[Review] Spellspire (Nintendo Switch)


Developer: 10tons

Publisher: 10tons

Platform: Nintendo Switch (eShop)

Category: Puzzles, Role-Playing & Education

Release Date: 9th  of November, 2017 (EU & NA)

 

 

Does your lust for wordiness know no satiety? Are you a scrabble maestro? Or have you won multiple episodes of Countdown in a row? If your answer to any of these is yes, then Spellspire is definitely for you. You’ll be fighting not only with your impressive vocabulary, but also your quick wits. Let those magic fingers do their stuff and take on the 100 floors of doom that stand before you.

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Spellspire saw release on mobile phones a while back and has just come out on every console. The Switch and PlayStation Vita editions will be the best of the lot thanks to touchscreen controls, but you can play the Switch version on the big screen if you really want to. Take it from me; you will want to play the game in handheld mode, as the touchscreen controls are a lot easier and quicker to use. The premise is simple enough. You play as a wizard, who unleashes spells by, um, spelling words.

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At the start of each level, you are given a random selection of ten letters near the bottom of the screen. Using these letters, and only these letters, you are tasked with finding as many words as you can that are at least three letters long – the longer the word you type, the more powerful your attack. You’ll be surprised by just how many words you can make out of a seemingly random selection of ten letters, but you’ll need to be quick about it.

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Every enemy will attack you, so to stop all the goblins, skeletons and evil knights in their tracks you must type as fast as you can. Each enemy comes with their own health bars, attack strength and attack timers. Some will attack you after just four seconds, so you need to spot words, type them and then cast them at pace. Trust me; you will be thinking of new words to use as you go to bed – there’s great satisfaction in finding a seven or more letter word. Typing the words is as easy as tapping the correct letters, then to cast them you have to press the little sword image just next to your typed word. When played with more traditional controls, however, you use your d-pad or analogue stick to move your cursor over the letters, press “A” to choose them and then press the right trigger to cast them. It’s easy enough to beat the earlier stages with traditional controls, but you will need the speed of touchscreen input to beat the game’s plentiful difficult levels.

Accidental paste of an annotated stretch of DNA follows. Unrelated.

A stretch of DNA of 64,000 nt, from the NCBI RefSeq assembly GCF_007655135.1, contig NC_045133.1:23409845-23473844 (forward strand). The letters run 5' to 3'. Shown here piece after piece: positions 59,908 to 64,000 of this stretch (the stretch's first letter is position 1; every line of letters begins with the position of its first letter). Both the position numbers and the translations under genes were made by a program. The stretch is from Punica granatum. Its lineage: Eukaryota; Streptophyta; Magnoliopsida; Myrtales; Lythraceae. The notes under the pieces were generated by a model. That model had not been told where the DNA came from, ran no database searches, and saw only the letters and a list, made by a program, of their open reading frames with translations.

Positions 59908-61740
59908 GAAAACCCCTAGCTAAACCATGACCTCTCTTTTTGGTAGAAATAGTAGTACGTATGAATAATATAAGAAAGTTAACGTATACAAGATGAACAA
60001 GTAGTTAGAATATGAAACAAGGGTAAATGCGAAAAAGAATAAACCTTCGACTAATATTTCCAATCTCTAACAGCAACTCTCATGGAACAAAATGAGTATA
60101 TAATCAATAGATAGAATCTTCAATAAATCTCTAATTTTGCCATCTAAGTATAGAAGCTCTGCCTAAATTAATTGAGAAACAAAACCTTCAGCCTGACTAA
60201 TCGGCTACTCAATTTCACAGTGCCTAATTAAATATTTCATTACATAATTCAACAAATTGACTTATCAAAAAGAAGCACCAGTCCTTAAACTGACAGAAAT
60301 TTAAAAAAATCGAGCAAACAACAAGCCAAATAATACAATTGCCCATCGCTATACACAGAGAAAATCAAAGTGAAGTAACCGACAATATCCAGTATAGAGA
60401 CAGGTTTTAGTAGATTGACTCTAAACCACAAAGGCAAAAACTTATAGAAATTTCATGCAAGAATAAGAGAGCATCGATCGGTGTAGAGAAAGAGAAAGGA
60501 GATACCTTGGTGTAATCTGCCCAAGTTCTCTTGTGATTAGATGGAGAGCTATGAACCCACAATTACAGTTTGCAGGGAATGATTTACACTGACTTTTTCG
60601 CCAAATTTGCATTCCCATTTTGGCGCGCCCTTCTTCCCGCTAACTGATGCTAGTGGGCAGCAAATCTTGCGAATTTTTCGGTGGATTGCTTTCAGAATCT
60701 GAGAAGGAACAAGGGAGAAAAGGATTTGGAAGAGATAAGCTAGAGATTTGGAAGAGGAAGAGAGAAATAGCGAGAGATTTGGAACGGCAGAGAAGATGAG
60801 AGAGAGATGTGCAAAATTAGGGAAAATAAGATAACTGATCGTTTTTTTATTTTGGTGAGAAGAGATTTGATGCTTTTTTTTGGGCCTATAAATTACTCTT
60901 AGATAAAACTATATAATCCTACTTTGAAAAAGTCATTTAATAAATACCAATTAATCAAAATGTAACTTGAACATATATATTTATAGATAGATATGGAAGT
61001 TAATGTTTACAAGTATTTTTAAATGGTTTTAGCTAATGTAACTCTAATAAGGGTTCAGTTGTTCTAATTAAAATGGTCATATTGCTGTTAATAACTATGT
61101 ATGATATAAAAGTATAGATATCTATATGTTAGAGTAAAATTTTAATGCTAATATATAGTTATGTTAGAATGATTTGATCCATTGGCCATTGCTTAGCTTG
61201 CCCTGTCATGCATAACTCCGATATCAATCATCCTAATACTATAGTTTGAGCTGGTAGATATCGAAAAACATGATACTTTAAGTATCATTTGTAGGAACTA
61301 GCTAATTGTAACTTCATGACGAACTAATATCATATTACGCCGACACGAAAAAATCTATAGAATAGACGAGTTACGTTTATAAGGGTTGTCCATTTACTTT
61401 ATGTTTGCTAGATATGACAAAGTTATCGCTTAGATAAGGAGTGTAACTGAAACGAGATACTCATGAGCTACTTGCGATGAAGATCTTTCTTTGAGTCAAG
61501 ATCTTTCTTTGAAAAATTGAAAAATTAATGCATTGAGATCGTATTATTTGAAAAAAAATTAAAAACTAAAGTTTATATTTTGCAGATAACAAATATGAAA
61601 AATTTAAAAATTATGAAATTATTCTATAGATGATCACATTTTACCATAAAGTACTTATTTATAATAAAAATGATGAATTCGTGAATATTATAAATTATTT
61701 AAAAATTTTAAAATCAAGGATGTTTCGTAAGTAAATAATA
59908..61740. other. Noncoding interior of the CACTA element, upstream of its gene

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Indeed, Spellspire is not an easy game. It took me over twelve hours to get through the game thanks to the endless amount of grinding you have to do thanks to the ridiculous difficulty spikes scattered across the game. You’ll breeze through a few stages, but then, bam. You’ll hit a wall. These are more often than the overly difficult boss battles that appear every ten levels. As with the bosses, you will come across a new enemy every now and then that will knock you back for six. You see, Spellspire is as much an RPG as it is a puzzle game. You level up and unlock new equipment via coins you win from beating enemies and clearing floors (replaying stages will award you with extra funds and a star if you beat them with full health remaining). You will come across enemies with loads of health, attacks that kill you in one hit and they all have elements they are weak against. The spikes are ridiculous and not entirely unlike those seen in The Elder Scrolls IV: Oblivion.